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Susan Frazier Fort Dearborn Elementary
9025 S. Throop
Chicago, Il. 60628
Adaptable to grades 1 to 12
The student will be able to:
1) Identify the frequency, amplitude and phase of a wave.
2) Identify and explain the difference between a transverse and longitudinal
3) Relate the concept of vibration to frequency and pitch.
ring stand, cone-shaped cup, string, slinky, springs and ropes (two meters
long), shoe box, rubber band, paper clips, coffee can, match, ripple tank,
overhead projector, paper straws, rice crispies, can with top covered with a
balloon, salt, piece of cloth, baster
Hang a cup filled with salt, with a hole in the bottom, from a ring stand.
Pull the cup and allow it to swing back and forth over construction paper.
Notice the straight line made by the salt streaming from the end of the cone.
Then, pull the construction paper along the table and let the pendulum continue
to swing. Notice the formation of a wave made by the flowing salt. Have
students form groups to experience activities on wave motion.
1) Shout (do not blow) at the top of a can covered with a balloon with rice
crispies on top. (vibration)
2) Pluck a rubber band which is lined with paper clips and stretched across a
shoe box. (transverse wave)
3) Hit a coffee can filled with smoke. (longitudinal wave)
4) Use a slinky, rope or springs to form longitudinal or transverse waves.
5) Make waves in a ripple tank placed on the overhead projector to produce
circular waves. (transverse) Place objects in the water to show that the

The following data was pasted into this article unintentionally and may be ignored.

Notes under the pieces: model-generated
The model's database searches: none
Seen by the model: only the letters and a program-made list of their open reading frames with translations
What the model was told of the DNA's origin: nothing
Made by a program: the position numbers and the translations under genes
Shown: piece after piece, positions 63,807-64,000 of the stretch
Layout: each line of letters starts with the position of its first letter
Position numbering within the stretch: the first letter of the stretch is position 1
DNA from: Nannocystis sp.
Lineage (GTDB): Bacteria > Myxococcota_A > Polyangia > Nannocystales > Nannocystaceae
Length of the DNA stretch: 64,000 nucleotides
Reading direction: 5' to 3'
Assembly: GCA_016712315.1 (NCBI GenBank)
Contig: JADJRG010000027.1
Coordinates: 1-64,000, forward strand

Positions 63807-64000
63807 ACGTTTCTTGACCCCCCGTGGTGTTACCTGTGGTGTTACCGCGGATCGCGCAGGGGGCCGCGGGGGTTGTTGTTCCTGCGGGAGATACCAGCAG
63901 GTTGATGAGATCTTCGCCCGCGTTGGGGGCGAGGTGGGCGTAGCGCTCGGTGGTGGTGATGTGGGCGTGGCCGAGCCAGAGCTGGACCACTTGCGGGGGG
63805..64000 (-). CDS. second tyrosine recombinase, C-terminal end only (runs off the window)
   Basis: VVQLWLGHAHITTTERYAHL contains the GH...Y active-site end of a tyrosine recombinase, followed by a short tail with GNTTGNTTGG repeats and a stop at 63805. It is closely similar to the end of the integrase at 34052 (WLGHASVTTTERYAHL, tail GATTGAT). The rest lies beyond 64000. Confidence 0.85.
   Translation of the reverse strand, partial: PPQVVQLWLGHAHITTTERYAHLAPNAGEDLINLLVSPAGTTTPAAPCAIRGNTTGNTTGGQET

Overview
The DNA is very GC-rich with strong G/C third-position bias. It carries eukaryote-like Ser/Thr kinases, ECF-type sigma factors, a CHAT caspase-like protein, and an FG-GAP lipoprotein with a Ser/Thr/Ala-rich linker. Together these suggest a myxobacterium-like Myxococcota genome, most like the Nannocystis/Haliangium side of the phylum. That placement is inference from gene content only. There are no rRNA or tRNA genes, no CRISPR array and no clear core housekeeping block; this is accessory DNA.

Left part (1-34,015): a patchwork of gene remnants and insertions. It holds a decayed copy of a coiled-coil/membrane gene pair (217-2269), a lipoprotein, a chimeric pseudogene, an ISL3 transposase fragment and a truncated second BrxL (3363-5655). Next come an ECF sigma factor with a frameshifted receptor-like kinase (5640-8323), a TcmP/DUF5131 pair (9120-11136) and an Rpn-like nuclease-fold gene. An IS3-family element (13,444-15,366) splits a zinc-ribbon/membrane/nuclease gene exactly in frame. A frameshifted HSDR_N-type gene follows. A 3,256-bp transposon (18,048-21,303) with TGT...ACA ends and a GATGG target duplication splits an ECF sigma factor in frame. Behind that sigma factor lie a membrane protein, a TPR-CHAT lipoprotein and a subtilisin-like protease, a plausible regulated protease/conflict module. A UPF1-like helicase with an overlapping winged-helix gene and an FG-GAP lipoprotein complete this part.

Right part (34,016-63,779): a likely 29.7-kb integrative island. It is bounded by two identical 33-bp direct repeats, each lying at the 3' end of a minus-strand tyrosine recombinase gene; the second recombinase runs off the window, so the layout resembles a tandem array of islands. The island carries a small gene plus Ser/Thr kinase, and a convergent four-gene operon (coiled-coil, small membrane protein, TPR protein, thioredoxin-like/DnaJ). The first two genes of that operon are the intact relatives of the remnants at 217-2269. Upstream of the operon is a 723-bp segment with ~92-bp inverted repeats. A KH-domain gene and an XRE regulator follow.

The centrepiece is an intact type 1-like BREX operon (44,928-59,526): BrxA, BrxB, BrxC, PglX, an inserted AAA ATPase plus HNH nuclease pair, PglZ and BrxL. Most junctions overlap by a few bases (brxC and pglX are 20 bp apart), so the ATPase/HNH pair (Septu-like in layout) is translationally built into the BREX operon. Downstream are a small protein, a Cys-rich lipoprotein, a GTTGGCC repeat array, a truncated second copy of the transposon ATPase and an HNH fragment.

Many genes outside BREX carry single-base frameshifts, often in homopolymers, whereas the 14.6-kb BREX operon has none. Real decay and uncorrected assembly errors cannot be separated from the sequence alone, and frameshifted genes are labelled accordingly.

wave moves, but the objects do not. Also, place a wooden block in the water
to show incident and reflected waves.
6) Form a human wave by having ten people stand in a line, largest to smallest,
with arms locked together, and pull the last person sideways.
(longitudinal wave) Then pull the last person forward. (transverse wave)
In both cases, the waves will be reflected back along the line.
7) Form standing waves by tying a rope to a fixed object and moving the rope up
and down. (incident and reflected wave)
8) Form a standing wave by connecting one end of a string to a timer and placing
the other end over a pulley. Connect weights to the end of the string
hanging over the pulley. (170 gm) Show a wave in phase and out of phase by
using a rope. Have students put their fingers on the vibrating string to
locate the nodes and see that the wave is out of phase.
9) Relate vibration to frequency and pitch of instruments.
a. Slower vibration causes a lower pitch as shown by scratching a cloth
slowly, then faster to get a higher pitch.
b. Blow into a baster and notice the change in pitch caused by squeezing
the end of the baster to change the level of water in the baster.
c. Make a straw instrument by cutting the tip of the straw on each side
and blowing into the straw while cutting the bottom of the straw at
the same time. Notice the change in pitch.
Make chicken pluckers by putting a hole in the bottom of a paper cup,
pulling a string through and tying it on the inside of the cup. (Attach
a paper clip to the string inside.) Pull along the outside string with a
wet paper towel to produce a loud squawking sound.